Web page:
My heart rate is much faster than it was prior to the procedure but I think it's because over the years it has been kept artificially slow from meds and of course once awareness is there I guess it takes time to ignore every beat...

    To anyone awaiting ablation, have trust in your team, don't overthink just try to relax afterward....plenty of rest even if you feel great. ...

  • Great to hear of another AF cure. I think that techniques have improved over the years. I was offered ablation at Oxford 11 years ago and then at Cambridge 5 or 6 years ago. My then cardiologist was not enthusiastic about ablation and was talking about a regression rate of 10% pa so I said no at the time. However, as PAF is progressive I eventually got to the stage when it would have become persistent so I had to go for it. I think I was lucky with the timing and also lucky to be in very good hands with Prof. Schilling . My heart is steady at 60bpm and even better my BP has turned out to be on the low side of normal. This means that not only have I been able to give up the Flecainide (immediately after ablation) but also the Bisoprolol (just finished gradual withdrawal) but hopefully also the Ramipril (next week).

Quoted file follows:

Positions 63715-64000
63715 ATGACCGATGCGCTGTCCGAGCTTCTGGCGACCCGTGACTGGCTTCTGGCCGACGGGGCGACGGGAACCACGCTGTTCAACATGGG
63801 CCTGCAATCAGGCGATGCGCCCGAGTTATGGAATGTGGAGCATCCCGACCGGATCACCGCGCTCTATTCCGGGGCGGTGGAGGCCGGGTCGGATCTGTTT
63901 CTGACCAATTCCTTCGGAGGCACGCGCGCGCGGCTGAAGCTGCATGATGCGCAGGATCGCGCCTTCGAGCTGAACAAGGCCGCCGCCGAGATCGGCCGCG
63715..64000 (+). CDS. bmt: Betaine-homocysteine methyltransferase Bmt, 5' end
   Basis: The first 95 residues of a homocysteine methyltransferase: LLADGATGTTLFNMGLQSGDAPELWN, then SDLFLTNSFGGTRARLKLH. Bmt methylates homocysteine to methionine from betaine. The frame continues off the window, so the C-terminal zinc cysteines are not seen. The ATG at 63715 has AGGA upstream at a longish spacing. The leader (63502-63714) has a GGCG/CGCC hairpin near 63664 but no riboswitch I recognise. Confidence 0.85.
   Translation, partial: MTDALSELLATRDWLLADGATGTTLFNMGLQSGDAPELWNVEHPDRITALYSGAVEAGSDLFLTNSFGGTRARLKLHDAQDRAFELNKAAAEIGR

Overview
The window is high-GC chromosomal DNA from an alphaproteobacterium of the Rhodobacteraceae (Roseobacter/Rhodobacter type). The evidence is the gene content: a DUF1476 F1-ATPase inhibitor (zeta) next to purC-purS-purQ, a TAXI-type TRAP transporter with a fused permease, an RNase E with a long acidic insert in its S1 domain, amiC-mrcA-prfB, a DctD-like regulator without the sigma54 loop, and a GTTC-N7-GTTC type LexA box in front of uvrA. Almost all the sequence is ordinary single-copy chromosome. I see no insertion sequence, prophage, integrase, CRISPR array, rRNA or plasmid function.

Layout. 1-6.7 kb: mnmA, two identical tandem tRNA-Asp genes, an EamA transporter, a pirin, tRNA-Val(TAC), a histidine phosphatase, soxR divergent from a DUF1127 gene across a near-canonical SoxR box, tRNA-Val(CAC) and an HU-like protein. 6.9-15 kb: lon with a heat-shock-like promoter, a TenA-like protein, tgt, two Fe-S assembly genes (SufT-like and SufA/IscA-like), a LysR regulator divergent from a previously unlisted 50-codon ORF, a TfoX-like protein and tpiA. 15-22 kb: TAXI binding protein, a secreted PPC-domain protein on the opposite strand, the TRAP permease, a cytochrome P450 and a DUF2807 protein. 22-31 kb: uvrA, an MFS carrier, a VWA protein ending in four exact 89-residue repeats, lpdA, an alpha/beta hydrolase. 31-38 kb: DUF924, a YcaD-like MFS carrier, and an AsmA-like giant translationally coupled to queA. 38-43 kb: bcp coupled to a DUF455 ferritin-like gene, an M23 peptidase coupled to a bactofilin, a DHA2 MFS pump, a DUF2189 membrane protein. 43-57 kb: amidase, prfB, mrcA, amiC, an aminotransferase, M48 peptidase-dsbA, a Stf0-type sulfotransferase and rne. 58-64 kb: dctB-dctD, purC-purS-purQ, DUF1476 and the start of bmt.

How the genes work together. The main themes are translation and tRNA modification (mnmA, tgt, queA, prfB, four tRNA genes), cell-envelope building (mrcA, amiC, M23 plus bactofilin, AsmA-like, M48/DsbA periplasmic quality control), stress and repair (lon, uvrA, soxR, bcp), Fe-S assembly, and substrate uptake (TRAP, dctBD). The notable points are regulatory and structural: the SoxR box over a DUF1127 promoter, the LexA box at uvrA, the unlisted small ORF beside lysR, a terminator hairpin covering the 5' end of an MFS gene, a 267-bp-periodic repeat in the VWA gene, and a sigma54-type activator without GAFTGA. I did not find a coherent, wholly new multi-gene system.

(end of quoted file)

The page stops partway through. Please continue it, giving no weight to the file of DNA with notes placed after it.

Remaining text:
Let's look forward to hearing of many more successful outcomes in the future.


  • What particular procedure did your EP use ?

    Many thanks & congratulations 😀

  • Thank you. I don't think that my "cure" and others are in any way unusual but apply to the great majority who undergo ablation for PAF. It's just that most disappear from the forum so that we are not aware of them.

    As my AF was not persistent I only needed pulmonary vein isolation. I think that cryoablation is most suitable for that as it is much easier to get electrical isolation as there is a complete ring of scar tissue around each vein. With RF ablation, which is a series of spot burns, it is possible to get gaps between so that the veins are not fully isolated.

    Prof. Schilling also used robotic catheter guidance. I not sure if there is any particular clinical benefit from this but I think that it is quicker and exposes the EP to less radiation both of which are probably of benefit to the patient.